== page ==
Advertisement
YOU ARE HERE: LAT HomeCollectionsMovies

New Year Opens With a Bang at Box Office : Movies: Lower-profile films like 'Green Card' will be moving to wider release with surprisingly good box office.

January 03, 1991|PAT H. BROESKE | TIMES STAFF WRITER

Amid all the headlines about the season's big hits and misses--a number of end-of-the-year movies have quietly made news while playing on only few screens.

And now that some of the bigger films are being crushed in the stampede, some of these limited release movies are poised to squeeze into the race--armed with impressive opening box-office figures, word-of-mouth and, in some cases, excellent reviews.

Leading the group is the romantic comedy, "Green Card," which had a startling per-screen average of $72,053 at only two theaters--one in Los Angeles and the other in New York. Starring France's Gerard Depardieu and Andie MacDowell, the Touchstone Pictures' title is distributed by Buena Vista, which plans to widen the film to some 150 screens--in all the major markets--on Jan. 11. A week later, "Green Card" will expand to about 700 screens. But first up is a special "sneak preview" on Friday night.

Set for 200 theaters in 40 markets, the preview is expected to "really get the film rolling," according to Buena Vista distribution president David Cook, who explains "we are nurturing this film along." According to Cook, Buena Vista is also mimicking the method it used to launch the company's "Good Morning, Vietnam" (1987), also released during the holiday season. (The film went on to gross in excess of $132 million.)

Columbia Pictures is likewise widening its strong limited-release performer, "Awakenings." Starring Robin Williams as a neurologist who discovers a "miracle" treatment for post-encephalitic patients--including Robert De Niro--the film averaged $41,833 on 12 screens over the holiday weekend. With grosses of $1.1 million, the Penny Marshall-directed drama will will have a sneak preview on Saturday on 950 screens. Then, reports James Spitz, president of domestic distribution, it jumps from its dozen theaters to 1,350 of them, on Jan. 11.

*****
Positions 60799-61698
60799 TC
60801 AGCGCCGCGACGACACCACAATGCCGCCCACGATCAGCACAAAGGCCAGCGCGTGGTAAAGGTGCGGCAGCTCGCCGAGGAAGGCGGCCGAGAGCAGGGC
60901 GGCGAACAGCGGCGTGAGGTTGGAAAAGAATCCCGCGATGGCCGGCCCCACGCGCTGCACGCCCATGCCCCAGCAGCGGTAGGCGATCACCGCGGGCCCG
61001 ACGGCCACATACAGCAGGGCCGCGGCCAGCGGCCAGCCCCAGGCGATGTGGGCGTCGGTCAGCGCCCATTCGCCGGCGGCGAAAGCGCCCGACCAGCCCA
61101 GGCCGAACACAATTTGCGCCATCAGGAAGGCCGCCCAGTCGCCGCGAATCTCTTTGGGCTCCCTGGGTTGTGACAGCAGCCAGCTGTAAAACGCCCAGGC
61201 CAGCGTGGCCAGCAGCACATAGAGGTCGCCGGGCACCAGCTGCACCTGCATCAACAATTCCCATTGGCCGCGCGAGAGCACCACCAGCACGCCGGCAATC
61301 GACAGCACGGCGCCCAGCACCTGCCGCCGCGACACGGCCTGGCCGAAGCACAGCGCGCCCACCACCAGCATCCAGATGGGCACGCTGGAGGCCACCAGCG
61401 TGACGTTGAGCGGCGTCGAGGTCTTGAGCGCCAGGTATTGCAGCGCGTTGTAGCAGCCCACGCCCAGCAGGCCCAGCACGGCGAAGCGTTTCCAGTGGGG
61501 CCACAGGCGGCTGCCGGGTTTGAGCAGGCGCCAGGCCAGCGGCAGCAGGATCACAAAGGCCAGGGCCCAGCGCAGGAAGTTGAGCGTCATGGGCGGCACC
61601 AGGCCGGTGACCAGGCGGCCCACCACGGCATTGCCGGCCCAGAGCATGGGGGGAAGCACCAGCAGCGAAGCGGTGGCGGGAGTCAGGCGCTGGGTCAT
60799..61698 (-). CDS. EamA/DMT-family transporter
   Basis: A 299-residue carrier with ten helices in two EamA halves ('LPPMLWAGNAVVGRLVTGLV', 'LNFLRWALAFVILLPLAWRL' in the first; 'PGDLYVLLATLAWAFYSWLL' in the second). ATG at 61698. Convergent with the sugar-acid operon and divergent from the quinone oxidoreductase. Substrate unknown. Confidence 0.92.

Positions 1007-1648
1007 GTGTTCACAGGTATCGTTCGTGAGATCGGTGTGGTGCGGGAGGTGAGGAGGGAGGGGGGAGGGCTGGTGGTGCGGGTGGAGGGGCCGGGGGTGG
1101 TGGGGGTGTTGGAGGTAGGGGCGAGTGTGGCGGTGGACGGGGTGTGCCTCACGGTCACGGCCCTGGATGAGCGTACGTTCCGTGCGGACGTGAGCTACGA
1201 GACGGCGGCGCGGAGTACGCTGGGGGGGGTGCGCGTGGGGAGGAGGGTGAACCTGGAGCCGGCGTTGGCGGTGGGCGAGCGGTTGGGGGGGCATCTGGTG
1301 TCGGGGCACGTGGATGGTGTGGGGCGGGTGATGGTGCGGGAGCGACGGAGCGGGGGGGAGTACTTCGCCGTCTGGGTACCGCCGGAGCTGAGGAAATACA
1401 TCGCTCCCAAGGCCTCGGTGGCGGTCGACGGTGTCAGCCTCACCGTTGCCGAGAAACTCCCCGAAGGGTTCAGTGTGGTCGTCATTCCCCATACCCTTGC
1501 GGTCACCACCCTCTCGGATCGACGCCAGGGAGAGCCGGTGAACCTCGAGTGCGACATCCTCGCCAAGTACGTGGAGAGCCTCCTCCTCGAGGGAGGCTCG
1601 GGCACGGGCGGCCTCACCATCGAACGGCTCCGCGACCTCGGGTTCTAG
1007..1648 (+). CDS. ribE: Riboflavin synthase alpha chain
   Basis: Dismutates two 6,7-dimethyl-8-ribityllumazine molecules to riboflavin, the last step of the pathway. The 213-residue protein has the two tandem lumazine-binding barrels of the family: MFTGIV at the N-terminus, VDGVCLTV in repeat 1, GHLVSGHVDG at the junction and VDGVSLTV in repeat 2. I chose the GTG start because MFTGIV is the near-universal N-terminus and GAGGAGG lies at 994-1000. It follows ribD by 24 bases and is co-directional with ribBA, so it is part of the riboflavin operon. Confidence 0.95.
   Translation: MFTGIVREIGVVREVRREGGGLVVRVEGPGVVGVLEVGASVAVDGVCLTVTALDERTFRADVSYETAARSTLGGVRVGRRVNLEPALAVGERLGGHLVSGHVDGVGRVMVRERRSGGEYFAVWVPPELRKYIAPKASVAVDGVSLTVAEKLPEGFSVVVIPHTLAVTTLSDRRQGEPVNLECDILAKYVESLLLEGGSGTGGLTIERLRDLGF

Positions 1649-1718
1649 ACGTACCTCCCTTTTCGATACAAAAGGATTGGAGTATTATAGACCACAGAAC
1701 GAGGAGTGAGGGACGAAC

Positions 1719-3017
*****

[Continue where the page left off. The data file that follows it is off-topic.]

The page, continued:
Pointing to solid reviews, and "incredible word-of-mouth, based on our exit polls," Spitz says the studio isn't worried about competing with high-profile fare like "The Godfather Part III."

"If anything," says Spitz, " they should be worried about us . We know we have the goods." Pointing to the "widening demographics" of what was initially thought to be an adult-oriented title, he adds, "We think we're going to get everybody with this picture."

Woody Allen's "Alice"--which opened on Christmas Day--has also startled some industry watchers. But Orion Pictures is taking a cautionary wait-and-see approach to the whimsical fantasy, which stars Allen's favorite leading lady, Mia Farrow.

With a nod to its strong weekend per-screen average of $59,333 on three screens, president of distribution David Forbes notes, "Woody Allen films always perform well--though in this case the feeling is that this movie may be more accessible. It's a little different for Woody." The film is expected to widen in late January.

Other limited release titles with strong performances over the holiday weekend included:

"Hamlet" (Warner Bros.), weekend take of $245,939 on five screens, for a per-screen average of $49,188 (cumulative to date: $401,832) and "Come See the Paradise" (Fox), $110,968 on five screens, for a per-screen average of $22,193 (cumulative to date: $203,741).

Advertisement
Los Angeles Times Articles
|
|
|